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bye resilience

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I take the duvet from my bed and place it on the floor, lying on the ground. I look at the tree visible through my window, its green colours shimmering in the breeze.

During isolation I’ve watched this tree become almost barren, although it still twinkles, its dying yellow leaves falling one by one to the ground.


I read the recent words of Naomi Riddle, the founding editor of Running Dog.

Is it any wonder that when some of us hear the phrase ‘art sector’ combined with ‘unprecedented times’, we find ourselves without the capacity or the belief or the will or the desire to invest whole-heartedly in ‘saving’ it? ‘I don’t want a seat at the table’, writes the poet Momtaza Mehri, ‘I want a deck-chair from which to watch the table’s long-overdue burning.’

The language of resilience and adaptability has existed for a long time in the arts, but this terminology and such decisions by organisations—like Melbourne’s new multi-million festival calling itself RISING—are big turn offs. I think about the resilience of whiteness, the resilience of leaders ignoring criticism, the resilience of shame and ignorance, the resilience that I’ve built my career on but now want to leave behind.


The tram is quiet, my body vibrating with unease. Eventually I stand outside the Victorian College of the Arts. I’m here to do an interview, I was asked at the last minute by a white arts editor I was interning with. I had no time to prepare and I was meeting with a First Nations dance company. I had never seen their work.

The editor had given me their iPad, something I couldn’t afford and didn’t know how to use. When I step into the rehearsal room filled with dancers, I spot what looks like a professional news crew. Before anyone notices me, I move silently away like a ghost.

I’m unsure how to describe the shame I felt. I remember the hollowness being filled slowly with a heat. Angry at the editor for asking me to do this, angry that I didn’t say no, angry at myself that I had never seen First Nations work.

Years later, I’m asked by Vidya Rajan for an interview with Liminal, an online space for Asian-Australian experiences, about how I developed an interest in the arts. My uncomfortable truth is that my introduction to art, what shaped my palate for it, was defined by whiteness.

I could have answered, The Fall: All Rhodes Lead to Decolonisation, a production created by students from the University of Capetown...or mentioning artists like Joel Bray, Bella Waru Candy Bowers, Jean Tong, Margot Tanjutco.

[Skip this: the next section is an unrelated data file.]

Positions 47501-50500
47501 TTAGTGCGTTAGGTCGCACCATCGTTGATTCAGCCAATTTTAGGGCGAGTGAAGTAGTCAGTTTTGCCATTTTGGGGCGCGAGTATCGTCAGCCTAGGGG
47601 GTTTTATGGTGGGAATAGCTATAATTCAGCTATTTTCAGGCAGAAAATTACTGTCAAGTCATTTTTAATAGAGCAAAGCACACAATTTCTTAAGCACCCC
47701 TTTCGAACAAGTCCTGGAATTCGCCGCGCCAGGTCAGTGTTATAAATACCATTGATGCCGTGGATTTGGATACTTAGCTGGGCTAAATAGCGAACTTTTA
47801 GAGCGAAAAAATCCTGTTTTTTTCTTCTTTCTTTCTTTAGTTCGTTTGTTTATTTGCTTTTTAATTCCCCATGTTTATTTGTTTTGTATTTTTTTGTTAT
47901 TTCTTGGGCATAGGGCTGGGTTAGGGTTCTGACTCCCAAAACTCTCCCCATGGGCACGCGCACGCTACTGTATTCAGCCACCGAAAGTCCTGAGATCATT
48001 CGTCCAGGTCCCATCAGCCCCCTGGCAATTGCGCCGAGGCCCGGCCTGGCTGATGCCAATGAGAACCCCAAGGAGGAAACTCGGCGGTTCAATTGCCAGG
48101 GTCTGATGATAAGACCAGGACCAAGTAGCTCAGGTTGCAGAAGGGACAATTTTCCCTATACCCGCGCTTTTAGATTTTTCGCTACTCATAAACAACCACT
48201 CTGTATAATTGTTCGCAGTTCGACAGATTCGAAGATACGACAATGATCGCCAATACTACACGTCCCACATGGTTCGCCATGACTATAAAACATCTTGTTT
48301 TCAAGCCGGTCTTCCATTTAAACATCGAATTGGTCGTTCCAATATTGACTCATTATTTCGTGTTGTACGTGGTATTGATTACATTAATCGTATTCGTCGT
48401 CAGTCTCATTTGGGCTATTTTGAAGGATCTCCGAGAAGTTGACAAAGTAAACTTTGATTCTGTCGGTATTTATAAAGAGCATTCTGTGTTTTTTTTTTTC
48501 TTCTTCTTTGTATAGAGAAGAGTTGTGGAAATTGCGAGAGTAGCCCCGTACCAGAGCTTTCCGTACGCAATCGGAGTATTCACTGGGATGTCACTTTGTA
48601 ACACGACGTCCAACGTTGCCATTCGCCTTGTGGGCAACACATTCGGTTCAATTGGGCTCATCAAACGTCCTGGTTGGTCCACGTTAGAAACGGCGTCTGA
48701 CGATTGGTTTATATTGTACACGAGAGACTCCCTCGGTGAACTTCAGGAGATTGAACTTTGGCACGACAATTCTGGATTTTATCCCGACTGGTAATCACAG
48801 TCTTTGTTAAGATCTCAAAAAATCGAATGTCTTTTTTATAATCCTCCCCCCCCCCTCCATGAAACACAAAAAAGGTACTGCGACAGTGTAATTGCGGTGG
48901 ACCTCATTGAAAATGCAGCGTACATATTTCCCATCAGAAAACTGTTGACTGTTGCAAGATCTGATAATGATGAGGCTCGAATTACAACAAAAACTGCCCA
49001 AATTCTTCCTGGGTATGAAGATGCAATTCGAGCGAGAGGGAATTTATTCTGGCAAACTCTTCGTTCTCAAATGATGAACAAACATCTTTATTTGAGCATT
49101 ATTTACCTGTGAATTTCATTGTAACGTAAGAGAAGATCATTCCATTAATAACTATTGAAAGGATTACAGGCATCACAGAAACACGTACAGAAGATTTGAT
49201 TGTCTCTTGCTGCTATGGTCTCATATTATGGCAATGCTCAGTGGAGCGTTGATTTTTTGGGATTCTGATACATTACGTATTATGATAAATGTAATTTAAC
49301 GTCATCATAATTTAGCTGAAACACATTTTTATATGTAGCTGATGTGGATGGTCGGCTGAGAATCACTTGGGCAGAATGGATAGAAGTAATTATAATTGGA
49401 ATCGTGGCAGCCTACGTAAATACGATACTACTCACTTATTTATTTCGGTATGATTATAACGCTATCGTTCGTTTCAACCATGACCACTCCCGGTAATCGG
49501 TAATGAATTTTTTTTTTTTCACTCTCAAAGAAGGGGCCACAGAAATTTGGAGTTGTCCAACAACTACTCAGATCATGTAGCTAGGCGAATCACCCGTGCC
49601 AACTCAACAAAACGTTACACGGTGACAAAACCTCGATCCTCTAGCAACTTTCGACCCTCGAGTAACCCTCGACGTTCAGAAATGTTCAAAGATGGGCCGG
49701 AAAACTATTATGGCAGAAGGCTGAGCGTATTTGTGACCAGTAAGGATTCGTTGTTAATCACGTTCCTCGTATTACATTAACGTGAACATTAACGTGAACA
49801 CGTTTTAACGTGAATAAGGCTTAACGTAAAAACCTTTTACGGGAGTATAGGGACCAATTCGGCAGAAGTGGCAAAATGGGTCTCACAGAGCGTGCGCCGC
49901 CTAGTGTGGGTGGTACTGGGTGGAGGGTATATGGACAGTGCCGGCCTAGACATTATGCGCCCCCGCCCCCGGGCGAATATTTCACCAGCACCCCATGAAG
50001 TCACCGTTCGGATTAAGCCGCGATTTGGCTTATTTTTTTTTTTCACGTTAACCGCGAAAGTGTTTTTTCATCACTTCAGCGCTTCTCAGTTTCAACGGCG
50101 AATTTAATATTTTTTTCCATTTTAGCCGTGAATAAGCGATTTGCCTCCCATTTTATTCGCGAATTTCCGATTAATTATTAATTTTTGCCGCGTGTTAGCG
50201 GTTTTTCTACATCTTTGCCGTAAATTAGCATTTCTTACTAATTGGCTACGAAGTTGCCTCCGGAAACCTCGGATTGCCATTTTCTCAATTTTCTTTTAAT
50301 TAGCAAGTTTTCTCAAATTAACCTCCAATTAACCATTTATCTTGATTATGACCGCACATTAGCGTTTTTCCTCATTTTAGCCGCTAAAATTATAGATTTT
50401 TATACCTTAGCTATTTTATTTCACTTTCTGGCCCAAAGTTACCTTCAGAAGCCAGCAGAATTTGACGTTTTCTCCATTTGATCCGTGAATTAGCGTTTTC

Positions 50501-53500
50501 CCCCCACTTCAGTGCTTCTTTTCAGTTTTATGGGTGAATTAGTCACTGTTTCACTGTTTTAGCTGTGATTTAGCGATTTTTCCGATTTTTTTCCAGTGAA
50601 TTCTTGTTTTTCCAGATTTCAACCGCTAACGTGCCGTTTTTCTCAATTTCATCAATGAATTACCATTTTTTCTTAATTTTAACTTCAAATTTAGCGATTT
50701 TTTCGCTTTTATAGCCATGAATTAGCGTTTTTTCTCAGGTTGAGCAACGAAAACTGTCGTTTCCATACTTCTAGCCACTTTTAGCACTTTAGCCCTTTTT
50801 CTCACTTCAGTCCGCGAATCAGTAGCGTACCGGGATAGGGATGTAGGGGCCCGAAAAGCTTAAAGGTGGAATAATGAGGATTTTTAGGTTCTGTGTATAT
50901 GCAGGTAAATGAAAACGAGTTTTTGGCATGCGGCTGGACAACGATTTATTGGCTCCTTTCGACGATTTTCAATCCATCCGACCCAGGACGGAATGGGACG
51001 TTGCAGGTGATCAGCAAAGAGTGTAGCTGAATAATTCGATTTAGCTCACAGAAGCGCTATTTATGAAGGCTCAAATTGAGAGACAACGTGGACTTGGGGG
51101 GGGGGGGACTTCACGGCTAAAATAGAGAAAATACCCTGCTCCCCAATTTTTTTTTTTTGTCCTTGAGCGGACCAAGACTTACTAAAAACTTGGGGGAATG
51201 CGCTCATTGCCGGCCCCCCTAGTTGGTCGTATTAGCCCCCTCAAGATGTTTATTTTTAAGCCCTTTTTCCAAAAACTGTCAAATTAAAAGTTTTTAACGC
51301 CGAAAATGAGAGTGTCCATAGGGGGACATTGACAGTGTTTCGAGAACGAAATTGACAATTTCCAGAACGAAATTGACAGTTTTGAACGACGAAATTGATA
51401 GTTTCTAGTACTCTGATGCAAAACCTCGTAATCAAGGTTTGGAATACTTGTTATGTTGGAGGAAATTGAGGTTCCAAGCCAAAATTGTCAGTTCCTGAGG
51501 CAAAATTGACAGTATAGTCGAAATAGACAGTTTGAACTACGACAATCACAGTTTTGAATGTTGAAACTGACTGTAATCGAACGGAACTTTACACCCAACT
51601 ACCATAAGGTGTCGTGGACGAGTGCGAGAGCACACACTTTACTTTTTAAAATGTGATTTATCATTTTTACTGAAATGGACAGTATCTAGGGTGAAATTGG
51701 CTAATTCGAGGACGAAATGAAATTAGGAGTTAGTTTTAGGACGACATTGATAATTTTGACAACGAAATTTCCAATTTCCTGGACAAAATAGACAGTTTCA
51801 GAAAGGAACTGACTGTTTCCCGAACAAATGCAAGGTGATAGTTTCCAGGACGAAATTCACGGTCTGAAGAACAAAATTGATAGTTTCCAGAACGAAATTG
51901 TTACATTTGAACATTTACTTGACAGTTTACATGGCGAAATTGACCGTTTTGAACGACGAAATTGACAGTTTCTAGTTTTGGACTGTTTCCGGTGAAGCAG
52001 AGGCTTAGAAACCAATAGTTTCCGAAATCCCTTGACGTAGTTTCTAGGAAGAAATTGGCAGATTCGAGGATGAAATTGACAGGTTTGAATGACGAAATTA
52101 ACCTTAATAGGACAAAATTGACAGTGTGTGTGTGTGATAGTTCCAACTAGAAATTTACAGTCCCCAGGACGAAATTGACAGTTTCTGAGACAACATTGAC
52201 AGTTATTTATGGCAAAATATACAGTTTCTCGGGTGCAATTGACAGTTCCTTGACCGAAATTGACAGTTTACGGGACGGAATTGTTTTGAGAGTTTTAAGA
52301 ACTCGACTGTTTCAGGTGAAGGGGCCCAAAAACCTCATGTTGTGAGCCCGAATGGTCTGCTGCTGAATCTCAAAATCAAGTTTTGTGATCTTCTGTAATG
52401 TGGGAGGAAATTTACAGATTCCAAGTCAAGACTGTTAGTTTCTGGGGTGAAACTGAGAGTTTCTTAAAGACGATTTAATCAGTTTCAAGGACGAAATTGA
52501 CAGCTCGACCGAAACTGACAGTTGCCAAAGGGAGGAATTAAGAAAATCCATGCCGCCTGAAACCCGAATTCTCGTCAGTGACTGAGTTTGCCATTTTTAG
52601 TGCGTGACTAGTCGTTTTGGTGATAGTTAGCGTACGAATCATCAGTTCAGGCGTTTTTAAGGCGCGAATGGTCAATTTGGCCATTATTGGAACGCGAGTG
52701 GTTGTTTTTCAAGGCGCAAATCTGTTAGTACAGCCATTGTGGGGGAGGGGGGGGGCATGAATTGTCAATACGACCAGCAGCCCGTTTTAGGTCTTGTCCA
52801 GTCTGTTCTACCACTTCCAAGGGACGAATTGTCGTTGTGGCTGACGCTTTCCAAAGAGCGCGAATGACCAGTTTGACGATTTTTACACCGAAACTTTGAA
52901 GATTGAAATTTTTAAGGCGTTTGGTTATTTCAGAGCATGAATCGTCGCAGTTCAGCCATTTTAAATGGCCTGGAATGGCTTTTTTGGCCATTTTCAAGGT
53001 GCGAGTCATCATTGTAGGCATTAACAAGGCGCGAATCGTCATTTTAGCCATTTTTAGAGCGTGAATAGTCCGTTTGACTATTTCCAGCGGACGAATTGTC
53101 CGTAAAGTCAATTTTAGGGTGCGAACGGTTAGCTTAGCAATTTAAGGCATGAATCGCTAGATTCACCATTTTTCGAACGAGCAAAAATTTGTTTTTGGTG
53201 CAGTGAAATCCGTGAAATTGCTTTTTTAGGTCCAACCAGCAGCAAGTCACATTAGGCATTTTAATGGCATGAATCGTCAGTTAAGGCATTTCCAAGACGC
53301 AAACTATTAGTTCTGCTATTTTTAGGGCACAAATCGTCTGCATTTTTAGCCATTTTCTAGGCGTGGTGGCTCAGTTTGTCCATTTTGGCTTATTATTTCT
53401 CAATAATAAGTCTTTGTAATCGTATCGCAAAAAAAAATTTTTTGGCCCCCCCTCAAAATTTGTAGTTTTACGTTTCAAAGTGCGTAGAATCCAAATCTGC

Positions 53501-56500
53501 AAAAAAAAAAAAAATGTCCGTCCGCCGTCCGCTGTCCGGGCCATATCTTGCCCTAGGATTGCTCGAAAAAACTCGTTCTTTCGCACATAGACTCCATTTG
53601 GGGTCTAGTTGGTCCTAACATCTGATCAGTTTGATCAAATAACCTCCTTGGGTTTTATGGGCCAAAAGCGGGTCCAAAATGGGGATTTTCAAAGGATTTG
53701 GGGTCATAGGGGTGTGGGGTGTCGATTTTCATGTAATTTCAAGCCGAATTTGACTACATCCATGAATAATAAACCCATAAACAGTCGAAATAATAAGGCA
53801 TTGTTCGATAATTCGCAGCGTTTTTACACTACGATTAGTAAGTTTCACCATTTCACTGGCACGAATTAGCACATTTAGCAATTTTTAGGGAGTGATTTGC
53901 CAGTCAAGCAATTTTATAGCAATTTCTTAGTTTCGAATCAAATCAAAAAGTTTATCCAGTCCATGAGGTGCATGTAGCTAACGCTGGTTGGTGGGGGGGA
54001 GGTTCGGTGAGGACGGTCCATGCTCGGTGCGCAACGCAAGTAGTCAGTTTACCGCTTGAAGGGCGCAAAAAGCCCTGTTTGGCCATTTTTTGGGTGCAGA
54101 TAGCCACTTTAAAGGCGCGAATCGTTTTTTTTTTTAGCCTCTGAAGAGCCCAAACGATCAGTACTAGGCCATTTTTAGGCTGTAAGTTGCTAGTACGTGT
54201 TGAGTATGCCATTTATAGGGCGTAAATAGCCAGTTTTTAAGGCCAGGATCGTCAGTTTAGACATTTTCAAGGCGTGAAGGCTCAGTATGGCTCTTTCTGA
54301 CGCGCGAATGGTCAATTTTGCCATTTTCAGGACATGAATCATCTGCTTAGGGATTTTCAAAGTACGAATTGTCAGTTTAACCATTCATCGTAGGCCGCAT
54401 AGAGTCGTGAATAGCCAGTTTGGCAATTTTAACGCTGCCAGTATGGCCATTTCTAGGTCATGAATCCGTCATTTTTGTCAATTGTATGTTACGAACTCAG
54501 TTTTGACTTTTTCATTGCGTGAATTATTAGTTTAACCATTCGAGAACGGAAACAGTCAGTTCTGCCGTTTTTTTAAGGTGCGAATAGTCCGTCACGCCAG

But speaking chronologically, in my teen years I was a proud introvert and a Harry Potter kid, and the first theatre production I loved was an adaptation of Antigone directed by Matthew Lutton. So it began like this, starting out in my career I was mainly seeing work by white artists. This was easy to do, for whiteness informs how most of our cultural institutions have been made.

Years pass. I arrive back to Perth from London where I’m greeted by my stepdad. He asks if I want to see her in the hospital now or wait until later. When I see Mum, almost without hair and grey-skinned, lying in bed attached to an IV drip, she tries to hide her surprise. I thought you wouldn’t want to see me like this.

Afterwards, we all return home and in the letterbox I find mail campaigns against the same-sex marriage postal survey. Silence sits, and sits, and sits.

As a month or two passes a lover finally says to me that I should see a doctor about my mental health. Before Mum getting cancer I had spent the past year and a half living overseas; an exercise in fast tracking my career, and upon returning found myself completely turning away from the ‘art sector’.

At the psychologist’s office, a white woman surrounded by Buddha statuettes and pink walls diagnoses me with generalised anxiety disorder. I throw myself into work and move to Melbourne without taking the time to recover.


‘I’m still not sure if someone who hasn’t been Othered for most of their life could fully comprehend ‘representation’, writes Leah Jing for Meanjin. ‘It is a bodily recognition, a visceral knowing. It is as though—for your whole life you have been covered in a thick cotton wool—and yes you could still feel the impact of Good Art—but each time you collided with it, the impact was understandably softened—nothing to write home about.’


I have a masochistic relationship with my career, born out of resilience. The tricky thing about being resilient, is that the cost of it eats away at you. I began to concentrate less, enter a dazed state, carrying a tightness in my throat. I began to use my exhaustion as an excuse to no longer engage, to check out of activism, to remain silent.

I became a producer out of necessity, tired of not having autonomy within organisations and seeing whiteness continue to operate within boards, programming, funding decisions and cultural criticism. My personal wellbeing and the ‘success’ of my career have been linked for so long.

I became a producer for a simple reason, I wanted to feel connected to art again. I was tired of feeling alone.

I’m not interested in conversations that are only about diverse representation, rather I want to help enact redistribution, dismantlement and complete transformation. Rather than write about my frustrations, like I’ve poorly attempted to do here, I’ll be busy trying to take action. I hope you will do the same.